NASIG Adopts Core Competencies for Scholarly Communication Librarians

Scholarly communications issues and initiatives are of increasing importance to contemporary library organizations. This is evidenced by the recent substantial increase in the numbers of scholarly communication librarian positions. Finlay, Tsou, and Sugimoto (2015) found that positions for scholarly communication librarians, as a percentage of total open librarian positions, more than doubled between 2006 and 2014. Organizations are clearly investing in these roles, but despite this investment, “scholarly communication” remains a broad and often amorphous term with little consistencies in the job duties of the scholarly communication librarian (SCL) between institutions. Clarifying these roles will assist those creating position descriptions for SCLs, as well as iSchools in the development of curricula.

 

In 2014 the executive board of NASIG established a task force charged with developing core competencies for scholarly communication librarians. The creation of the task force was timely, as NASIG was actively expanding its vision and mission beyond serials to include the entire information lifecycle, including scholarly communications. Beyond the development of core competencies, the expanded vision and mission offer a professional home for scholarly communication librarians in which they may engage with other librarians, publishers, and vendors collaboratively. One should keep this in mind when reading the core competencies, as the task force recognized the need to address Open Access advocacy in an important but non-ideological way.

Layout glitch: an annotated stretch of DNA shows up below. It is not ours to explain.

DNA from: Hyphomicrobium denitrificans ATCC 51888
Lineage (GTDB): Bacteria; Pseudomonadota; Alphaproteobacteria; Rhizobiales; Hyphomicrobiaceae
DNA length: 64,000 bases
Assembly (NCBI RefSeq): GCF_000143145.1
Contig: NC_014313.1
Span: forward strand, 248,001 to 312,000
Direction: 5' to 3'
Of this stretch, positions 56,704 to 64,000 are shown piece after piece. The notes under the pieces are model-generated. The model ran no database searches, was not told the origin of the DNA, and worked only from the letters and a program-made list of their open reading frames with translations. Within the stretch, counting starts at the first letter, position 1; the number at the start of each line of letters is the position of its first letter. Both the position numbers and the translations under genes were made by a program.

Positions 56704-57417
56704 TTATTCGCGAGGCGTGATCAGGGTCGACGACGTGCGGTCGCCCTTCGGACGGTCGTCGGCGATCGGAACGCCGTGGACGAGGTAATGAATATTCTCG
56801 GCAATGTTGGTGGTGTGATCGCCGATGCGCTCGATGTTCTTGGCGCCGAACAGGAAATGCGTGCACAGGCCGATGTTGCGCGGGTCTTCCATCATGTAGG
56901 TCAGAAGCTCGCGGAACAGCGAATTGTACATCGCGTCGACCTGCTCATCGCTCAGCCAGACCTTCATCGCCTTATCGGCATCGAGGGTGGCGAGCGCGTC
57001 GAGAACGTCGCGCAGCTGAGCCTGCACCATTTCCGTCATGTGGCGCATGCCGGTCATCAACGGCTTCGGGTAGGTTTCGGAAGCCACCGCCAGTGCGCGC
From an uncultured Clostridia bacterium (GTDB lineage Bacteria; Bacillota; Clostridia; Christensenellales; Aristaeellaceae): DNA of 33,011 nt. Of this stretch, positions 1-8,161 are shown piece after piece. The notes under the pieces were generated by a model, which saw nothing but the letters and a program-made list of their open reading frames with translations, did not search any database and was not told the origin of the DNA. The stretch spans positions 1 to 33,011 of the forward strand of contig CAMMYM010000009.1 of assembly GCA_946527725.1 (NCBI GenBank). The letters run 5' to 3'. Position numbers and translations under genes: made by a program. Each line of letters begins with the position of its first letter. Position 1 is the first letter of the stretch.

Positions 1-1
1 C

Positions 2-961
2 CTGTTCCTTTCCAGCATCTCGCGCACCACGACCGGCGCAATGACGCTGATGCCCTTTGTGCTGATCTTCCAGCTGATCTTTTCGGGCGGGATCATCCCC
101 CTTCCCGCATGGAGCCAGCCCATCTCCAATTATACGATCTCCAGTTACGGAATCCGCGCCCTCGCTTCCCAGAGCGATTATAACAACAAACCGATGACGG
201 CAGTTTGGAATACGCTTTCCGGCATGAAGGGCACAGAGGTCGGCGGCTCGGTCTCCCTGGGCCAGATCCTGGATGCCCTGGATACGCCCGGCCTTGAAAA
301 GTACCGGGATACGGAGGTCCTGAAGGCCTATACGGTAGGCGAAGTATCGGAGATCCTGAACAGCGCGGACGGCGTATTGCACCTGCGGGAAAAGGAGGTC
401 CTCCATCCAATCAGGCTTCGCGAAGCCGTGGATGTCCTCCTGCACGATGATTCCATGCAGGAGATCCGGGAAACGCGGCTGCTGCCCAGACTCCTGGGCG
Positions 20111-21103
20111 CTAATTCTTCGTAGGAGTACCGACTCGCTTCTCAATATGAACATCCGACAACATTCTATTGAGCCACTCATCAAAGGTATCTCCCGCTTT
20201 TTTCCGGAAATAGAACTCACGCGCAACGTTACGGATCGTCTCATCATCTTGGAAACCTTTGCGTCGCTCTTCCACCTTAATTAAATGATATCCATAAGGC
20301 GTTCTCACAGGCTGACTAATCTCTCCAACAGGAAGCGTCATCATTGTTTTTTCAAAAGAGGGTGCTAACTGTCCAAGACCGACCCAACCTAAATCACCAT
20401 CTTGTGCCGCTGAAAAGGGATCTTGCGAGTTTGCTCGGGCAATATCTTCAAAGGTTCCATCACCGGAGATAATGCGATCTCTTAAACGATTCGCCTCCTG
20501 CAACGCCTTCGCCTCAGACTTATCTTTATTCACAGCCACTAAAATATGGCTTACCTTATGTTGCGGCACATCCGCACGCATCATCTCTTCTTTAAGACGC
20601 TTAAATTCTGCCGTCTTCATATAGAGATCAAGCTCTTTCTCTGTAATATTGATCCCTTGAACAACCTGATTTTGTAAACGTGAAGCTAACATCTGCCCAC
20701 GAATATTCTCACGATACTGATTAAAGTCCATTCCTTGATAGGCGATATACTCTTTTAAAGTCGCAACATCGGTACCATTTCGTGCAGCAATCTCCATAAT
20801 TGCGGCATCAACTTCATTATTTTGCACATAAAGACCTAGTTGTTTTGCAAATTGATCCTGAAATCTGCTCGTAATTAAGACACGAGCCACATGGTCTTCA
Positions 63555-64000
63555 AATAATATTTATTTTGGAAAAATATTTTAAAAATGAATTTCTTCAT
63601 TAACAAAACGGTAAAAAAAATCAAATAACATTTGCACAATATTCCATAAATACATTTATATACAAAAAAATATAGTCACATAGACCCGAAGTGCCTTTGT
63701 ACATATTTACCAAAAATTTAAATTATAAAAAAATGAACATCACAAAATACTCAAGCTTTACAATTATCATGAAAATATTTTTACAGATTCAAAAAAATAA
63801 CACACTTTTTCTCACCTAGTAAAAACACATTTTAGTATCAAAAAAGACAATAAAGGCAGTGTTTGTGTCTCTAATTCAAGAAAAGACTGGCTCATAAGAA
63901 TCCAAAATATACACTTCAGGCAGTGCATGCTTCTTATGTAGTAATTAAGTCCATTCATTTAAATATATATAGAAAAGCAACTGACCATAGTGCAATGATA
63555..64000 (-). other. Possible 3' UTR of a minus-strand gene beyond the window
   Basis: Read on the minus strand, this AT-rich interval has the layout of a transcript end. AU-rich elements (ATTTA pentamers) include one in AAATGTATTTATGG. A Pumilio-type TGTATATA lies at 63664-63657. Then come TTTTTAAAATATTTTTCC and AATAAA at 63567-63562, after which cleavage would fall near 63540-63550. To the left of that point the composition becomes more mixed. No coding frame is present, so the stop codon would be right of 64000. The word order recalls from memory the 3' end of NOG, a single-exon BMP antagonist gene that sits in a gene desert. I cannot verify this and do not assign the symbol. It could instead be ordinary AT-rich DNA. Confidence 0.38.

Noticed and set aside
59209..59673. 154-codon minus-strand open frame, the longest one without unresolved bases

The Core Competencies for Scholarly Communication Librarians Task force began their work sifting through hundreds of job ads and position descriptions emphasizing various aspects of scholarly communication librarianship. These were obtained through calls to germane listservs, the ALA Joblist archive, and partnerships with other groups obtaining position descriptions and job ads for similar purposes. To address the broad and amorphous aspects of scholarly communication, the Task Force identified four themes found in all SCLs and five areas in which the SCL may focus, as determined by existing strengths and organizational needs.

 

The full Document may be found here: http://www.nasig.org/site_page.cfm?pk_association_webpage_menu=310&pk_association_webpage=9435

 

The Core Competencies outlined in this document will be interesting to revisit going forward. Scholarly communication is a rapidly emerging and evolving field, and I suspect that it matures, we will see fewer general entry-level “scholarly communication librarian” positions and more positions with a stronger focus on the areas of emphasis (eg. Data Management Librarians or Publishing Services Librarians). Moreover, new trends in scholarly communication will likely emerge and should be added to the core competencies. For example, at some point, the core competencies should address the recent explosion in OER services and resources commonly associated with the SCL, potentially as a new area of emphasis.